Friday, September 11, 2009



A: Over a period of at least 6 months, recurrent, intense sexually arousing fantasies, sexual urges, or behaviours involving the use of nonliving objects (eg. female undergarments)
B: The fantasies, sexual urges, or behaviours cause clinically significant distress or impairment in social, occupational, or other important areas of functioning.
C: The fetish objects are not limited to articles of female clothing used in cross dressing (as in Transvestic Fetishism) or devices designed for the purpose of tactile stimulation (eg. a vibrator).

Note that DSMIV-TR( American Psychiatric Association Diagnostic Criteria) idea of 'fetish' excludes sex toys. This implies a desire to address deviance as 'minority'. However it's critical to note that the psychiatric 'diagnosis' defines this as 'clinically significant social, occupational or other important areas of functioning."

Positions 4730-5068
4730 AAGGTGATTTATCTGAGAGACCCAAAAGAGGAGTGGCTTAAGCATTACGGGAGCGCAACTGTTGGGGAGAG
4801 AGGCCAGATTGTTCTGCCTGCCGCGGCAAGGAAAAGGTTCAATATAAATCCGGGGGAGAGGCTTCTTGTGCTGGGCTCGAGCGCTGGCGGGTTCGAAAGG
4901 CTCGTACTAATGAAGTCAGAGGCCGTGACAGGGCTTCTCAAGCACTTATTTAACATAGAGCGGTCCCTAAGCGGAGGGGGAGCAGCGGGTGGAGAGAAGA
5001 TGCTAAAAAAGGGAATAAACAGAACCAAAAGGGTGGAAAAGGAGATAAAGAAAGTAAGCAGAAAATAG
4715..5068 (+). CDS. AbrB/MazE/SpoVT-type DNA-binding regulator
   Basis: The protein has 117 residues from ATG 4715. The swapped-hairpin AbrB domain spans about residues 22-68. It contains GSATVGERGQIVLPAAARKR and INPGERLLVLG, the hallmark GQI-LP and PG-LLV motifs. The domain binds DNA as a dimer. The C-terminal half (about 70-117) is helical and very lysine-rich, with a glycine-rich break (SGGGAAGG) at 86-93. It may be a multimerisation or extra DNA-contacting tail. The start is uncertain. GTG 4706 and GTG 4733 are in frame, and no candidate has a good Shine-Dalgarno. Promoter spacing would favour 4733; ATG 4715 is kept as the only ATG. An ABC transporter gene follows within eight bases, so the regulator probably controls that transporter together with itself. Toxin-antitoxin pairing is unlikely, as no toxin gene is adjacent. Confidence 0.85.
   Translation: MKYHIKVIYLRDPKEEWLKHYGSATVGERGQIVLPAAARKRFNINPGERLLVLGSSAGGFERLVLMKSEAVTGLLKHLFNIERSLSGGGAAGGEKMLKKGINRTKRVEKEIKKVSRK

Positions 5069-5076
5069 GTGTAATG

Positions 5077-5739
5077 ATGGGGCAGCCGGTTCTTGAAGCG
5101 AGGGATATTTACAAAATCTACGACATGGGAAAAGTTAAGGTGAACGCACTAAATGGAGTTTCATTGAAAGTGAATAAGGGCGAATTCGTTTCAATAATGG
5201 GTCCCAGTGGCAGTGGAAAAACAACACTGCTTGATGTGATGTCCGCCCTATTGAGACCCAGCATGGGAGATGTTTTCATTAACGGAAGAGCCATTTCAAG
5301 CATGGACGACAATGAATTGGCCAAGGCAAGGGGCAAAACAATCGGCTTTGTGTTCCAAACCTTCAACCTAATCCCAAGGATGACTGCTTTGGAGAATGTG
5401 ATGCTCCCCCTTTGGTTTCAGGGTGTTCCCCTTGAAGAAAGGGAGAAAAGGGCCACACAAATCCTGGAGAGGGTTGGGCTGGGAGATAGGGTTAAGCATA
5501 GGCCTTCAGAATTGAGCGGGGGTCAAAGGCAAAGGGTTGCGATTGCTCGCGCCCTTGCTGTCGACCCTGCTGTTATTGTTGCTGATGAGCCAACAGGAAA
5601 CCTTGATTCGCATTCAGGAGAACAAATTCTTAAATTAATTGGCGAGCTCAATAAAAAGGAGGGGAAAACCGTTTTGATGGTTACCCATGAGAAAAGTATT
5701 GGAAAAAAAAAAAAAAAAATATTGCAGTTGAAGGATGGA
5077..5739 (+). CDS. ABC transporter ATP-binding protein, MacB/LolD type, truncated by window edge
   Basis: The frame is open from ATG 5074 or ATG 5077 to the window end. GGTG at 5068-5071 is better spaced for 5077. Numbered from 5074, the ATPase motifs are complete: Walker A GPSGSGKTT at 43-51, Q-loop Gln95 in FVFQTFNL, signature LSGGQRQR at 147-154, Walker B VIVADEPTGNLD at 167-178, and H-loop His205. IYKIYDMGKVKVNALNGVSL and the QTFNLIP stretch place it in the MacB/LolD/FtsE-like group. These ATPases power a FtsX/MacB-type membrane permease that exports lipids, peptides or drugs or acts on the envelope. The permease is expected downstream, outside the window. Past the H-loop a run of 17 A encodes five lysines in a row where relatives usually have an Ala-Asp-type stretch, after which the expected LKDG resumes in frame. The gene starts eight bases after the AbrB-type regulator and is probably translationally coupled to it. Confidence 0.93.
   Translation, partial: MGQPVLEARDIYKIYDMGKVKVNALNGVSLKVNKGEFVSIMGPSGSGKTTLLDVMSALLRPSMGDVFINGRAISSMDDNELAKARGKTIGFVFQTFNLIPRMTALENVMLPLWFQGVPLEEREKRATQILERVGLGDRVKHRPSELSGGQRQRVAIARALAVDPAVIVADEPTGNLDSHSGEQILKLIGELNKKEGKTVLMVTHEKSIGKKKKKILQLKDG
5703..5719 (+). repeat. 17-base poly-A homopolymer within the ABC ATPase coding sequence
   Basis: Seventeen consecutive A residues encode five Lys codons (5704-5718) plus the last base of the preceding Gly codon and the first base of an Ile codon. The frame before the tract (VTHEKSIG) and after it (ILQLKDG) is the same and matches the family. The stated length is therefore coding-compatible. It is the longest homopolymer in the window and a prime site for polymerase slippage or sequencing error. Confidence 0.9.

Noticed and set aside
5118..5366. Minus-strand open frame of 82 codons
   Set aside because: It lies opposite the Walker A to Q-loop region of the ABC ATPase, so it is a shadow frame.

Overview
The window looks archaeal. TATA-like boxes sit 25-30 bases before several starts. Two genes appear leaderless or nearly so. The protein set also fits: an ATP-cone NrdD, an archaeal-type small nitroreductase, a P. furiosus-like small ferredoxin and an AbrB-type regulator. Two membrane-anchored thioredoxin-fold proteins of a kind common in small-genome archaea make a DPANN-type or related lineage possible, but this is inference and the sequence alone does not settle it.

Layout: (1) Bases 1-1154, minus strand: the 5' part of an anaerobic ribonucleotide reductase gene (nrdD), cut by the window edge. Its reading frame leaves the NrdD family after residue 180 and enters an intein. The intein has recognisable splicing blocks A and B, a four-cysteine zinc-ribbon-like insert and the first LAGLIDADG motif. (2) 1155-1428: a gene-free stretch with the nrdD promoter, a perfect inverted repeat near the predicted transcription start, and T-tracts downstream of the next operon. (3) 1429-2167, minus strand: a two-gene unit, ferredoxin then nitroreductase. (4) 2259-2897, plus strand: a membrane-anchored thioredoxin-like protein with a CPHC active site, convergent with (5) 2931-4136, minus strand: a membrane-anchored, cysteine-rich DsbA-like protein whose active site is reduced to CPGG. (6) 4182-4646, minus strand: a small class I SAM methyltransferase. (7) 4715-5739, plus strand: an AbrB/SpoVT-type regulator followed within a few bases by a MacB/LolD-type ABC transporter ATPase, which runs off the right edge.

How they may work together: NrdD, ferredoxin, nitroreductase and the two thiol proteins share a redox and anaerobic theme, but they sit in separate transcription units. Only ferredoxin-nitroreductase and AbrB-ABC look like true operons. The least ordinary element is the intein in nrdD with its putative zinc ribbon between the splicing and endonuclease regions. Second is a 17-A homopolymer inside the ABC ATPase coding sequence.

It should be noted here that over the years I've seen dozens of fetish cases and they're never black and white. Ironically a man working with a pornography organization was let go when he told a woman his fetish object which was 'unusual' to say the least. He was 'let go' because this object was too deviant for what most might describe as a deviant organization. He saw me to discuss this but quickly had another job and had learned mostly that while co workers might wish him to 'share' about his personal life, the particular woman he'd shared with wanted his job. Another man who was very successful and prominent had a rather innocuous fetish but sharing it with a new girlfriend was deeply humiliated. When he came to see me I asked if the girlfriend was what he wanted and shortly thereafter he met another woman not at all bothered by his relatively minor deviation and they actually went on to marry. I made both men aware of the resources for treatment and discussed the options. In other cases the 'fetish' attachment caused marital problems as the fetishism took time from the marriage the partner felt was to be 'shared'. Some of the cases were best addressed with a 'sexual addiction' paradigm. In some of the use of antidepressants medications, specifically SSRI's was highly beneficial whereas in other cases psychologist colleagues have employed combined behavioural individual and group psychotherapy processes with success. I've not really seen the benefit of 'analysis' of the reason but rather felt the more Skinnerian approach to these 'linked' associations beneficial in my experience. I think what was more surprising is that over the years as I became open to listening and less judgemental, older too I found that the private lives of others were more complex than I'd previously believed. There are probably more fetishistic behaviours and thoughts out there but none cause 'clinical distress'. A man told me of his being turned on by scars and happily involved with a woman who fortunately for their relationships had several scars from an accident. It seemed to work for them and I'd be none the wiser if over the years patients and even friends hadn't asked me 'what do you think about....." or "I've a friend who.....what do you think?" I even met a world traveller who collected fetish objects and told me the $ value of each and truthfully I was impressed. Collecting baseball cards wasn't at all in the league.

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